The Season after Pentecost: Proper 17, Year B

or91Piety and Worship

  • Song of Solomon 2:8-13
  • Psalm 45:1-2, 7-10
  • James 1:17-27
  • Mark 7:1-8, 14-15, 21-23

This Sunday begins a four-week, semi-continuous reading of James. In today’s portion, this letter speaks of God’s person and gifts as being pure, encouraging followers of Christ to keep themselves pure, unstained by the world. We are to be “doers of the word, not only hearers.”

In Jesus’s time, the Pharisees were also focused on purity. They had a problem with Jesus in how he did “not” following the purity laws of cleanliness; in this case Jesus and his disciples ate without washing their hands!

Peter Lockhart, on his blog “A different heresy” writes:

Now to understand this a little better we need to know that this is not about hygiene this is about religious purity. What is at stake is how the law and the Old Testament is interpreted and understood. If I were to make a contemporary comparison I believe it is not too unlike debates concerning how worship is conducted or about who is appropriate to exercise leadership in the church.

The rules of the Scribes and Pharisees were legalism to the nth degree – trying to make sure people stayed holy. Now Mark appears to ridicule the practices of the Jews when he goes onto mention other ritual washing of pots and cups and so on and so forth. In a sense Mark is challenging what could be a kind of Old Testament fundamentalist stance.

We face many areas of “fundamentalism” in our culture today. The world we live in, while remaining the same in the whole scheme of creation over the millennia, seems to be rapidly changing – technologically, socially, and culturally. But what needs to remain the same no matter what is occurring around us is our faith and relationship with God. Our holiness and righteousness are gifts from God through Jesus Christ and the Holy Spirit. James writes, ‘every generous act of giving, with every perfect gift is from above, coming down from the Father of lights.’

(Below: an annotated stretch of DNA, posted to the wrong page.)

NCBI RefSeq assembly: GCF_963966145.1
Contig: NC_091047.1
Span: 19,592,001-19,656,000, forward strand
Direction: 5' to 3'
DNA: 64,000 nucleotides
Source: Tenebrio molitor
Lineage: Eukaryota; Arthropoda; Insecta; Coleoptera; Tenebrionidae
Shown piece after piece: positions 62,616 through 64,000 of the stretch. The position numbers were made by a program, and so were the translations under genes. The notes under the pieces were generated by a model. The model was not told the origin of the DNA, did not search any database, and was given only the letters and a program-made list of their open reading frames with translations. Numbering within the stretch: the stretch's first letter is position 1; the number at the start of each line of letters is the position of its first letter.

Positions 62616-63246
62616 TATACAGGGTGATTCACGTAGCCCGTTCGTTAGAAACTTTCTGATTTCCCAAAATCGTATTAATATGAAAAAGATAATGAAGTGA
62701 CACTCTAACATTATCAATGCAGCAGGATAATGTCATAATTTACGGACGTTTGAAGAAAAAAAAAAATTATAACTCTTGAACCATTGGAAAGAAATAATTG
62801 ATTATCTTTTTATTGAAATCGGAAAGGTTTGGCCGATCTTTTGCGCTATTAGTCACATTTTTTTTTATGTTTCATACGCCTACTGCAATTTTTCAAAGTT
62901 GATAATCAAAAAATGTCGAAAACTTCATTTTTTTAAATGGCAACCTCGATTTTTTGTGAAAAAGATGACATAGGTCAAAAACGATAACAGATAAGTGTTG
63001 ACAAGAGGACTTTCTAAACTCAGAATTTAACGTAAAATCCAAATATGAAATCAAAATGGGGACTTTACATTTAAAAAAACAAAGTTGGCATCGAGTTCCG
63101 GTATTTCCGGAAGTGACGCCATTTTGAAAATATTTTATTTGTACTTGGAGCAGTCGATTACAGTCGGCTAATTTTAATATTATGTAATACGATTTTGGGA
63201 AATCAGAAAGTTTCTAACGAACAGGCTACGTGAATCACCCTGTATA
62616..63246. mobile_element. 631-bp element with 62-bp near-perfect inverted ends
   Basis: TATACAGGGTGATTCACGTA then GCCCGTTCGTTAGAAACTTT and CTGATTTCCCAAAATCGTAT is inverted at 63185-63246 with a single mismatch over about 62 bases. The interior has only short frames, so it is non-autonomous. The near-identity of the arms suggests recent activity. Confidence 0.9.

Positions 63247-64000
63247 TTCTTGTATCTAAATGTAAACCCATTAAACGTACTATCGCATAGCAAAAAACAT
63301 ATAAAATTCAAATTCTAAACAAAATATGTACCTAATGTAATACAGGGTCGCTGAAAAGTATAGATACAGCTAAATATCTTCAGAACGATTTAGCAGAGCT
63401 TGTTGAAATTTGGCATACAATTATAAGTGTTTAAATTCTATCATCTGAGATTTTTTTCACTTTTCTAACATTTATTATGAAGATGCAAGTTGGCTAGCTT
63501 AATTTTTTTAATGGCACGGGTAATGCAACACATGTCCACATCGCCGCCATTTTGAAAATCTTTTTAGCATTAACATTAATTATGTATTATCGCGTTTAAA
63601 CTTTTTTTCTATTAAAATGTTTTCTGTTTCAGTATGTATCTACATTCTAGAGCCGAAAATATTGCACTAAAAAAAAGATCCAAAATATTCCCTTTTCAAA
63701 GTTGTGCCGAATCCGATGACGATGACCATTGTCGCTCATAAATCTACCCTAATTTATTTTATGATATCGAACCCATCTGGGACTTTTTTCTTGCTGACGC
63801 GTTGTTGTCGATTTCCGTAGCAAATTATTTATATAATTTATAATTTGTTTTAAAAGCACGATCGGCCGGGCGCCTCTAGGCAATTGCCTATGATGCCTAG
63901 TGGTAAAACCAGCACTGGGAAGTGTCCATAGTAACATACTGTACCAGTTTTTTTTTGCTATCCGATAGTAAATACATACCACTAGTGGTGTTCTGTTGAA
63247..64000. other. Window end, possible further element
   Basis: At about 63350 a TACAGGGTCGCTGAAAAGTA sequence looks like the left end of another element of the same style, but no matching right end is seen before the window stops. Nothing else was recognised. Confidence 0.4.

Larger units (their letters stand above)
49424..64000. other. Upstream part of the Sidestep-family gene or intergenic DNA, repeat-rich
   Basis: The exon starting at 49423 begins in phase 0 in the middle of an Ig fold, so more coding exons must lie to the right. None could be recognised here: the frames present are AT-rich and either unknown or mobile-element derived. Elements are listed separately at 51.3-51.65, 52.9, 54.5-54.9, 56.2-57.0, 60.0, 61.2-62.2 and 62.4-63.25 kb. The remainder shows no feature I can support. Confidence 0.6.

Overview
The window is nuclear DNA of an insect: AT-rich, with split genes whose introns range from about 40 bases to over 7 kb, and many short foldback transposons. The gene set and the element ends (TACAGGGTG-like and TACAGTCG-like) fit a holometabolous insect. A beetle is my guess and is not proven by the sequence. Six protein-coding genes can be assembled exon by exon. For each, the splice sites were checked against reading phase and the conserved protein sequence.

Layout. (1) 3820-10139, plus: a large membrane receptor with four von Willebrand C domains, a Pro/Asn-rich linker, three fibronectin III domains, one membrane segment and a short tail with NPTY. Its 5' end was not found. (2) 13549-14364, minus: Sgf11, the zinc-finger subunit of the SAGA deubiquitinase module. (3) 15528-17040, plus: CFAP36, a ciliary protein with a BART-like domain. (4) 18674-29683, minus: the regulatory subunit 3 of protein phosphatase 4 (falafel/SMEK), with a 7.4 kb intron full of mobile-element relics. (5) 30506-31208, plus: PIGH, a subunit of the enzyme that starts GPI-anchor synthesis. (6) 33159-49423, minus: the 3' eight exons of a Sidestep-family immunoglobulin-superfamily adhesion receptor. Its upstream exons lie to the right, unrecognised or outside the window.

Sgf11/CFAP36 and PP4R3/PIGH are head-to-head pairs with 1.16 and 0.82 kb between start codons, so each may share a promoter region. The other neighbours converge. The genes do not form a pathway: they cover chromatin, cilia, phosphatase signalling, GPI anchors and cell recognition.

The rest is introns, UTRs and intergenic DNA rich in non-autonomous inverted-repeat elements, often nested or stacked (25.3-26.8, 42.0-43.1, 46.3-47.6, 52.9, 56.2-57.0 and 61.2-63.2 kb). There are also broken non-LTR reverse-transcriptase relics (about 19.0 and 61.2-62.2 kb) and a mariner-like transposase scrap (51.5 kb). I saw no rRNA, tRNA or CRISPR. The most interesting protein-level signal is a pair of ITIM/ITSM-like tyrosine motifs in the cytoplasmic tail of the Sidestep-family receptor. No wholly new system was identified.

Our worship is an outward sign of giving thanks to God. In the sharing of Eucharist we are a living and breathing example of thanksgiving. We remember God’s actions through history and in our lives. And how we do this has also evolved over time.

Each of us practice our own type of “piety” in worship that comes from our tradition. Some of us prefer to kneel during the prayers, including the Eucharistic prayer, as was a tradition of the 1928 Book of Common Prayer (stemming from medieval times). Others prefer to stand during prayer, as a symbol of thanksgiving to God, a practice of the early church. This “new” tradition arose with usage of the 1979 Book of Common Prayer. Is one right or one wrong? No – it is our heart and motivation toward our relationship to God which makes us “clean.”

The history of liturgical change through the reform of the Book of Common Prayer has shown how the church has sought to be faithful to our theological and ethical convictions. In essence, liturgy is the work of the people. As Episcopalians, we use reason to connect Scripture and tradition to culture, changing human experience, and new knowledge. From the first Book of Common Prayer of 1549 to our current 1979 book, as well as Book of Occasional Services and supplemental texts, such as Enriching Our Worship, we continue to be cognizant of how we worship. And this too will be adapted and changed, as the 78th General Convention of The Episcopal Church called for a revision of our prayer book over the next dozen or so years.

James’ concern is that as Christian we keep our focus not on the things that oppose God but the generosity of God to us. And our worship is one of many ways that we can give thanks to what God has done for us as well as what God has given us.

For reflection:

  • How do today’s Old Testament passage and Psalm set the tone for understanding our relationship to God?
  • How would you characterize the attitude of Jesus toward the observance of religious practice as expressed in the Gospel passage? What is the true value of observing particular religious rituals? What spiritual practices or forms of worship from your own tradition are most meaningful for you and why?
  • How can we keep the “pure” religion described in today’s letter from James?
  • Jesus draws distinctions between those things that are essential to true faith and those that are not. As we look at the life and practices of the Church today, how can we know what is essential for us a followers of Jesus?
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About Sharon Ely Pearson

Editor and Christian Formation Specialist for Church Publishing Incorporated
This entry was posted in Ordinary Time and tagged , , , , , . Bookmark the permalink.

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